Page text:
The Heidelberg Project is launching a $100,000 capital campaign, officials said Friday, the first concrete step in remaking and largely dismantling Tyree Guyton’s sprawling, outdoor art exhibit.
The campaign, dubbed “Heidelberg 3.0,” goes live online Monday at heidelberg30.org.
Money raised will go to renovate the Numbers House, one of the few structures left on the fire-plagued block where arsonists torched six houses Guyton had turned into art objects between 2013 and 2014.
“After the fires hit, we decided we’ve got to to secure the legacy of what Tyree has done,” said Jenenne Whitfield, the executive director of Heidelberg. “The Numbers House is just the kickoff.”
The ultimate goal, she said, is to raise $3 million by the end of 2018. Long-term ambitions include renovating the nearby Dotty Wotty House into a museum to showcase Guyton’s art.
Guyton announced in August that he would slowly start dismantling the freestanding elements of his world-famous installation of whimsical-found objects on Heidelberg Street, though what will take its place is still unclear — even to the artist himself.
“I’m going to do something the world doesn’t expect me to do,” Guyton said. “I’m not sure what that is yet, but the only way to find out is to do what I’ve always been afraid of — to take it apart.”
The hope, Whitfield added, is to gradually convert one individual’s art installation into an arts-focused community with many stakeholders, one capable of tackling some of the social ills that plague the poor, east-side neighborhood.
“From now till 2018,” she said, “we’re going to complete the dismantling. By the time we finish, hopefully we’ll have in place the makings for a new arts community or community association.”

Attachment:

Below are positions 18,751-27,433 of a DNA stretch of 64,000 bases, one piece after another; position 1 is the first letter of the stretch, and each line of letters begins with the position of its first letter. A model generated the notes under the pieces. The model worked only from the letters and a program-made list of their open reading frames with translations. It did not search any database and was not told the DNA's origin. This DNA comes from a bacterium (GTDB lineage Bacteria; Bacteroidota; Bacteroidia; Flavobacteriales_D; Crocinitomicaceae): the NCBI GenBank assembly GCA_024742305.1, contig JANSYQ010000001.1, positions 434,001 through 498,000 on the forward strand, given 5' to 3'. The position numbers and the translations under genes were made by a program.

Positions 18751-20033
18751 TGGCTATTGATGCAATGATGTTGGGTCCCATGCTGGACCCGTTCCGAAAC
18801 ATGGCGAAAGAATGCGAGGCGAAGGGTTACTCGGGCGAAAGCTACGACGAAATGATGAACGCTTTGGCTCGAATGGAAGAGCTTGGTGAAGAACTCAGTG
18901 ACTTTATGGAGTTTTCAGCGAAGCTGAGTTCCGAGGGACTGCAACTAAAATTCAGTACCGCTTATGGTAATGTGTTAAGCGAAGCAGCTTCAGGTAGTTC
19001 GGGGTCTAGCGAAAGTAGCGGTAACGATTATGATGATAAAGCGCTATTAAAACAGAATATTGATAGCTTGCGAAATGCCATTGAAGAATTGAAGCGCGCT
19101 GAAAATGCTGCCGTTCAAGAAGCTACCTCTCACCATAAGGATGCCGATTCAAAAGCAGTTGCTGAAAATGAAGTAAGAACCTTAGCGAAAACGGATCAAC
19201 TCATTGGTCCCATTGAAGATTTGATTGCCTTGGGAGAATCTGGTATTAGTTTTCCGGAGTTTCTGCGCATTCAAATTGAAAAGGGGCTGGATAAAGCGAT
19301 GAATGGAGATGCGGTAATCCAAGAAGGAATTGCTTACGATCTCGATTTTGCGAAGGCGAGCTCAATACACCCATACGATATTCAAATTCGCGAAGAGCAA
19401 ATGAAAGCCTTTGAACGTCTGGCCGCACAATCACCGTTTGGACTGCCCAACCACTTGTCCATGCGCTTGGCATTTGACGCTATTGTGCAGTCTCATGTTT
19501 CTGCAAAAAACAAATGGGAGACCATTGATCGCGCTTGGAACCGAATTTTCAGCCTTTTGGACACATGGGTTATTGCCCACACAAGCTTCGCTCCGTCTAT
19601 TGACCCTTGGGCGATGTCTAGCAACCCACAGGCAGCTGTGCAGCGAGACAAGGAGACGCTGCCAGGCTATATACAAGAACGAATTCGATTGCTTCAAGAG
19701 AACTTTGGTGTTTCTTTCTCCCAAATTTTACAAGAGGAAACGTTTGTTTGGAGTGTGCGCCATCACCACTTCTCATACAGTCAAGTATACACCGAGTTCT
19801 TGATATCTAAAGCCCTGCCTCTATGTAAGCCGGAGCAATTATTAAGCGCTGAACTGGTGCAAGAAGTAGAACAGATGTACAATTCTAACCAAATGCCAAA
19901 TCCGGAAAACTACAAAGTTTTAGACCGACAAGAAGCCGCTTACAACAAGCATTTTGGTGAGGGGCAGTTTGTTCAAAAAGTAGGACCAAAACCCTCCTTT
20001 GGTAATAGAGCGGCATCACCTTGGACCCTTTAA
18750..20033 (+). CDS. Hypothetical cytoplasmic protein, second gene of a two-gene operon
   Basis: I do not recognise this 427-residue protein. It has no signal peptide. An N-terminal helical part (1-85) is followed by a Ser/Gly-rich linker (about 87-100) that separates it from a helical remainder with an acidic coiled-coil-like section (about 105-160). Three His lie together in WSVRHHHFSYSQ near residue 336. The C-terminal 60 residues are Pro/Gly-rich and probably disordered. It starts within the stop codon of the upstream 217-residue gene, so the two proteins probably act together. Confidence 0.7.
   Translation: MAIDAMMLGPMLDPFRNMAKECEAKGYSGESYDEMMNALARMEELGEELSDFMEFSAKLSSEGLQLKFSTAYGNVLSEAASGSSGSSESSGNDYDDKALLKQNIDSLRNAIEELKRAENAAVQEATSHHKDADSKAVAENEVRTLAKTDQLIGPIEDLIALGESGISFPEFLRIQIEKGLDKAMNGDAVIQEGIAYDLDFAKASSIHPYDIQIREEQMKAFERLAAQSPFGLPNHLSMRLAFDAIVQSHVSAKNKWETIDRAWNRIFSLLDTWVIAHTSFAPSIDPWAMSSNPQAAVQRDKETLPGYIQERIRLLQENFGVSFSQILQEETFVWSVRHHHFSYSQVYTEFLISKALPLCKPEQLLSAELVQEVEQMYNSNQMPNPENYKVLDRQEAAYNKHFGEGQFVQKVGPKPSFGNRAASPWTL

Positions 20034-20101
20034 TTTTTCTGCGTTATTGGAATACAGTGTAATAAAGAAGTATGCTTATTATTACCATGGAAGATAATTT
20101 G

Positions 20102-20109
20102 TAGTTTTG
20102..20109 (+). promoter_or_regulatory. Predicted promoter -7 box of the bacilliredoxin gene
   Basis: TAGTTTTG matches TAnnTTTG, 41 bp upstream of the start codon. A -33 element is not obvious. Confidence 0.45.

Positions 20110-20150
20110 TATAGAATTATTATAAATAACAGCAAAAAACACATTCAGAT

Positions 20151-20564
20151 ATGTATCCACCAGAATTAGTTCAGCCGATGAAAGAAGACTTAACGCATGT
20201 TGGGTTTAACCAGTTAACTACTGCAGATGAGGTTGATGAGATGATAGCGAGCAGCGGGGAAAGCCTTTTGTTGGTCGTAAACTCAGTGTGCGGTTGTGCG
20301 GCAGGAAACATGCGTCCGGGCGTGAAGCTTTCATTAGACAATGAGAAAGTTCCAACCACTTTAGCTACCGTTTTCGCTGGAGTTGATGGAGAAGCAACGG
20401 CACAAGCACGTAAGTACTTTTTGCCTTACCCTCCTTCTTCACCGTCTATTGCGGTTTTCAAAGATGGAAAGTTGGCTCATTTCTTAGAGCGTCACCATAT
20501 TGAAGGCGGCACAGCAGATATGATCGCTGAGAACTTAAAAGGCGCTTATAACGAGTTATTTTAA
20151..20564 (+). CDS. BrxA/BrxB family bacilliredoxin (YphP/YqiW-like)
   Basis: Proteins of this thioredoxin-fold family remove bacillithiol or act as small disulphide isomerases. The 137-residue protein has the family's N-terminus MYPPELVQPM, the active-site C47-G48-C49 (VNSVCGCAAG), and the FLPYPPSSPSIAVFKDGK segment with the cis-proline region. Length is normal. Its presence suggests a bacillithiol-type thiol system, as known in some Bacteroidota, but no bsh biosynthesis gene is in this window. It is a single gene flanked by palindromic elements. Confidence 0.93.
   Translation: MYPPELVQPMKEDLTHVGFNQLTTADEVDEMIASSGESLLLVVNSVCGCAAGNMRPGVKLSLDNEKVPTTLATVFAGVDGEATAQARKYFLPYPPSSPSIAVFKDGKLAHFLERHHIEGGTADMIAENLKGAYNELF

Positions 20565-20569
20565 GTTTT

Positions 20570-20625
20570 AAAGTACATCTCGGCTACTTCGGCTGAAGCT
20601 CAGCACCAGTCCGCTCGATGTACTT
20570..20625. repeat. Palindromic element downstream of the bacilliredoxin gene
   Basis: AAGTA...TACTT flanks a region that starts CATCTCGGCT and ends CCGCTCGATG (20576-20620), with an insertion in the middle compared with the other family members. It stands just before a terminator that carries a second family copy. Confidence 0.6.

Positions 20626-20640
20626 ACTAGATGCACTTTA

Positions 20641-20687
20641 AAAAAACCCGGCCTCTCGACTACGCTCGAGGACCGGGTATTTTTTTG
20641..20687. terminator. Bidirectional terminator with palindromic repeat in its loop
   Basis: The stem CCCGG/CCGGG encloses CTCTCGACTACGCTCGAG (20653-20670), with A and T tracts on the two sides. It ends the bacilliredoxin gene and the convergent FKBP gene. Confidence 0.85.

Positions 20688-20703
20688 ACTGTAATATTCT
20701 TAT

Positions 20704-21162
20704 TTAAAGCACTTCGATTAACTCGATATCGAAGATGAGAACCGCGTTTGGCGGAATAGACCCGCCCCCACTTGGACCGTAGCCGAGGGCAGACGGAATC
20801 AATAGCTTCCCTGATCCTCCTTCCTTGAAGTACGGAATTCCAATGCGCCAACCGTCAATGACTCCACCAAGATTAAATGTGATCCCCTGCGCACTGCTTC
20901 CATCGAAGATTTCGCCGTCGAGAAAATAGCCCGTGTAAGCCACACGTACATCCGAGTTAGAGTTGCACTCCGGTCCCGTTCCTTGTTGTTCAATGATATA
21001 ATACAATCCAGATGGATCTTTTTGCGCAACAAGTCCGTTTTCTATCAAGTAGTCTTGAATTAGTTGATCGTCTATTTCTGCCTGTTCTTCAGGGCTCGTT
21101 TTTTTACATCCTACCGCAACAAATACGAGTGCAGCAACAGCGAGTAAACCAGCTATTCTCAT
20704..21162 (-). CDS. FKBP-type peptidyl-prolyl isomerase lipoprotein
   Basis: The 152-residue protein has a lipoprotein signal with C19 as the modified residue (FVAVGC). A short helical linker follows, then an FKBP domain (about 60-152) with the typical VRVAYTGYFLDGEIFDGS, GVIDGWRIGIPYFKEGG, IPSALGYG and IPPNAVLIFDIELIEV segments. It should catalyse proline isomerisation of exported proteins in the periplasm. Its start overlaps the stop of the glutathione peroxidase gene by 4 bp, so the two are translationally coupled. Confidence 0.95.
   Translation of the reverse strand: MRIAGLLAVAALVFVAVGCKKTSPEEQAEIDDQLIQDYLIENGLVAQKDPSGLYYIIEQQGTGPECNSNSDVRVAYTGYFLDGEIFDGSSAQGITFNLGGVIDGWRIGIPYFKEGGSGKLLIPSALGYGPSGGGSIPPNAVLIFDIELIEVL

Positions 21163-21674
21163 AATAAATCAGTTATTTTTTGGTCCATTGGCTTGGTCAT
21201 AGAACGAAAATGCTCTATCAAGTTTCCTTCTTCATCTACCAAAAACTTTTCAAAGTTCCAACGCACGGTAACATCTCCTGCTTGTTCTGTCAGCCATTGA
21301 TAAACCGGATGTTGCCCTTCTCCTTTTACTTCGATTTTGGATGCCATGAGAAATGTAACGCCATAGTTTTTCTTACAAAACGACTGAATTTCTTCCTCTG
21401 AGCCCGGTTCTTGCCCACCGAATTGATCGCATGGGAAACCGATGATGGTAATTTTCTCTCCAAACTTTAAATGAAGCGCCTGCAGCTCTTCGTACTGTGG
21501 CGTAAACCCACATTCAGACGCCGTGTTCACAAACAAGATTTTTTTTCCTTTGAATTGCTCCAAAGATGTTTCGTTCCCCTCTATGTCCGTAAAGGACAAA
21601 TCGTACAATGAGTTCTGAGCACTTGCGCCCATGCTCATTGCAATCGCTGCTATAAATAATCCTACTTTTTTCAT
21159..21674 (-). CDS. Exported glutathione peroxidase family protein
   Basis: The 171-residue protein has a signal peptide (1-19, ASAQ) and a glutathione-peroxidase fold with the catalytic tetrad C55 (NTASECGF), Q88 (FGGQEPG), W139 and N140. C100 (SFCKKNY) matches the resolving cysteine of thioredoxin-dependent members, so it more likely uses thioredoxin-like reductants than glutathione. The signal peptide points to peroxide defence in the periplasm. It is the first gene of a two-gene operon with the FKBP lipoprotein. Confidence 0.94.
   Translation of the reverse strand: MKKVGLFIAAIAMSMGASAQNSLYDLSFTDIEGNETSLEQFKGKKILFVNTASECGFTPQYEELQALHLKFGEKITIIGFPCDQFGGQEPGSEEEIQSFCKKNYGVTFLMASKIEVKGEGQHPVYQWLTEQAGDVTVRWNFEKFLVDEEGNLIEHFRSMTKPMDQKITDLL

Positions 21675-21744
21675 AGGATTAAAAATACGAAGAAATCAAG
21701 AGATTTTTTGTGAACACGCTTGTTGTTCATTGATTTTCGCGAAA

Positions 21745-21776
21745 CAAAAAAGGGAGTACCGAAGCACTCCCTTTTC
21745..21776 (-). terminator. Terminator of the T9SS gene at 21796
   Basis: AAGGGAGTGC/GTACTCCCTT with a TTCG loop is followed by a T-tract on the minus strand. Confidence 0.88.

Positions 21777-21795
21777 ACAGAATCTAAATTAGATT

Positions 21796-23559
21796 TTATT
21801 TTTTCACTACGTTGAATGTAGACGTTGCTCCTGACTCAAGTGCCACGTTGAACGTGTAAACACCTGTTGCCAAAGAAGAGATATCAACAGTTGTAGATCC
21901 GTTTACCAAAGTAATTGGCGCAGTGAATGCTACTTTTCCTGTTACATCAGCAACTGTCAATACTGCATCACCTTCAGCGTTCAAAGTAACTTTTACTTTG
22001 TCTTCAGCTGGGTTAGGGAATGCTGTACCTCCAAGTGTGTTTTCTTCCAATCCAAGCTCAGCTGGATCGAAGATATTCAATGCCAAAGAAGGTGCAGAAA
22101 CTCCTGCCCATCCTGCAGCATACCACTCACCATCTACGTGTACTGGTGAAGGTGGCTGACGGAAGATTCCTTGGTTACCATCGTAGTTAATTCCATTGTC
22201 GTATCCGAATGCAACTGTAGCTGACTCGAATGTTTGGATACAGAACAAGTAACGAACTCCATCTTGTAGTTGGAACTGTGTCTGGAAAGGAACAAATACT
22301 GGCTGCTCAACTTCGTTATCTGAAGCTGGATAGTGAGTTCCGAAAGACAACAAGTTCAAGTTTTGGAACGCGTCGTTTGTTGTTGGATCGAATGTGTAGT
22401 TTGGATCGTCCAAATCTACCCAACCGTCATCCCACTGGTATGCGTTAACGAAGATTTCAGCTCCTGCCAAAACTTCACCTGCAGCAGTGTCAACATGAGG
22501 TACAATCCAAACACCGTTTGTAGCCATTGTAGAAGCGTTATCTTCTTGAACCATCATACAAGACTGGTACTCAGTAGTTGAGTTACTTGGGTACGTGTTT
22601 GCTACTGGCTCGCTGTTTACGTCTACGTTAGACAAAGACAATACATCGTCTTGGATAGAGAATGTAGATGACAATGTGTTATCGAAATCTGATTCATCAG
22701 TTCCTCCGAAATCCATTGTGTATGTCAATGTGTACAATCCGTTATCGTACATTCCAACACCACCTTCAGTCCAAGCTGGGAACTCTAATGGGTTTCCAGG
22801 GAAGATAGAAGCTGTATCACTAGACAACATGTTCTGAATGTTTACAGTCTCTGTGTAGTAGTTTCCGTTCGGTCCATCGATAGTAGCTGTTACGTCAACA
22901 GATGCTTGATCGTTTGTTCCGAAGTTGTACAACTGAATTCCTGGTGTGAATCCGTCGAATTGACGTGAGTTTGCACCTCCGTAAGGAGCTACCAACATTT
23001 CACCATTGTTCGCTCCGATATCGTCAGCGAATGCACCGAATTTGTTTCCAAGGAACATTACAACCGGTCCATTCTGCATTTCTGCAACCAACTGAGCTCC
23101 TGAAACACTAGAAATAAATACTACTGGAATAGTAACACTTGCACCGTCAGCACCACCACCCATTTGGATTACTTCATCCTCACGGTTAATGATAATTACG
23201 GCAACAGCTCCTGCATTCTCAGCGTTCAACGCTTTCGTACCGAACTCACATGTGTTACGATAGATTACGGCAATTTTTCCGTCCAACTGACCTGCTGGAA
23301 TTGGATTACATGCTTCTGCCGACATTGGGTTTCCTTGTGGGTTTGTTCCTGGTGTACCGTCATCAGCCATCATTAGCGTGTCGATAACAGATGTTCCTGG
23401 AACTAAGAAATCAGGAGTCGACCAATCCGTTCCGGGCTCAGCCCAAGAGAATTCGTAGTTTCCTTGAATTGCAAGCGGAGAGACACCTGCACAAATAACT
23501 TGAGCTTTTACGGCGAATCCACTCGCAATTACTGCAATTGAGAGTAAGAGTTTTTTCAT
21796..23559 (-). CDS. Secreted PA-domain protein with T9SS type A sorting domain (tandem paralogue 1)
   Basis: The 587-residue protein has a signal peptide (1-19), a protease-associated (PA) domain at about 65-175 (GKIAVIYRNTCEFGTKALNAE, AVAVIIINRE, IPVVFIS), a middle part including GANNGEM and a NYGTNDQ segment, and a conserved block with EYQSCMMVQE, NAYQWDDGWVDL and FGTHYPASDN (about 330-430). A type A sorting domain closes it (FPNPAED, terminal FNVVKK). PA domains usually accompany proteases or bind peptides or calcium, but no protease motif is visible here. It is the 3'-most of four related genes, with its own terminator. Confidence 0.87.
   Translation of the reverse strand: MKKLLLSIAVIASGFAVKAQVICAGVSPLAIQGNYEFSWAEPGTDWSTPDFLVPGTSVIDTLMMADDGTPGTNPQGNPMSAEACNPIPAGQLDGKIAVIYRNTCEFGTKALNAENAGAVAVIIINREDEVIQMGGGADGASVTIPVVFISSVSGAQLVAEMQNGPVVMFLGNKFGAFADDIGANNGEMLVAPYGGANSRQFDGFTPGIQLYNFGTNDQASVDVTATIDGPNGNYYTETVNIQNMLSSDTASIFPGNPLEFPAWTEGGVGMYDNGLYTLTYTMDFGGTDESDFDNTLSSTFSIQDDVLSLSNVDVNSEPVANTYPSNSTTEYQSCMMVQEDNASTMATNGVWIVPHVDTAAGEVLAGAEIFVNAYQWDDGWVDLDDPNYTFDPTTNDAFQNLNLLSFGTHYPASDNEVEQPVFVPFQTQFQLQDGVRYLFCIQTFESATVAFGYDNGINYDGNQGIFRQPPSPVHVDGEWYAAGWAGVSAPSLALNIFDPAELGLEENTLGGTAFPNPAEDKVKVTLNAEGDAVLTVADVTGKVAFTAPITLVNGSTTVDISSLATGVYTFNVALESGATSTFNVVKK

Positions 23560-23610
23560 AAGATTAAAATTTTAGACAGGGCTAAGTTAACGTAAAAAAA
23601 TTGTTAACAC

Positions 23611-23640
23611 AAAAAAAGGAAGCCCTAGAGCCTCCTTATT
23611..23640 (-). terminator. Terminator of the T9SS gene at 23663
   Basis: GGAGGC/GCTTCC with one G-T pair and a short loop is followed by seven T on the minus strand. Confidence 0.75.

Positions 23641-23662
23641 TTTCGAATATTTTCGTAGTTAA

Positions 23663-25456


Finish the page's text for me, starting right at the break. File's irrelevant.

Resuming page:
Guyton founded the Heidelberg Project in 1986 with his grandfather, artist Sam Mackey. The undertaking — originally as much social protest as artistic endeavor — celebrated its 30th anniversary this summer.
In terms of fundraising, Whitfield noted they’re already well along toward their $100,000 goal. Just last month, the project received $22,500 for work on the Numbers House from the Michigan Council for Arts and Cultural Affairs (MCACA).
Its last resident, the elderly Thelma Woods, asked Guyton to decorate her house in the 1990s, and specifically said she wanted it to remain part of the project after her death. The artist complied, painting and stapling numbers all over the white clapboard structure.
The house, which currently serves as the project’s welcome center and small gallery, suffered smoke damage in a 2014 fire. The roof, covered by a blue tarp, is full of holes, and there’s water damage in all the first-floor ceilings.
As with many old Detroit homes, its plumbing and electrical systems need a complete overhaul. There are also plans to expand the house onto the vacant lot next door.
Once completed, the house will also house the Heidelberg offices, and possibly an artist-in-residence program.
“You’ve got to admire their efforts,” said John Bracey, MCACA executive director. “It’s been a rough couple years for them, but they’ve got a plan and are moving forward. The Numbers House is a really good first step. It’s tangible, and something to build on.”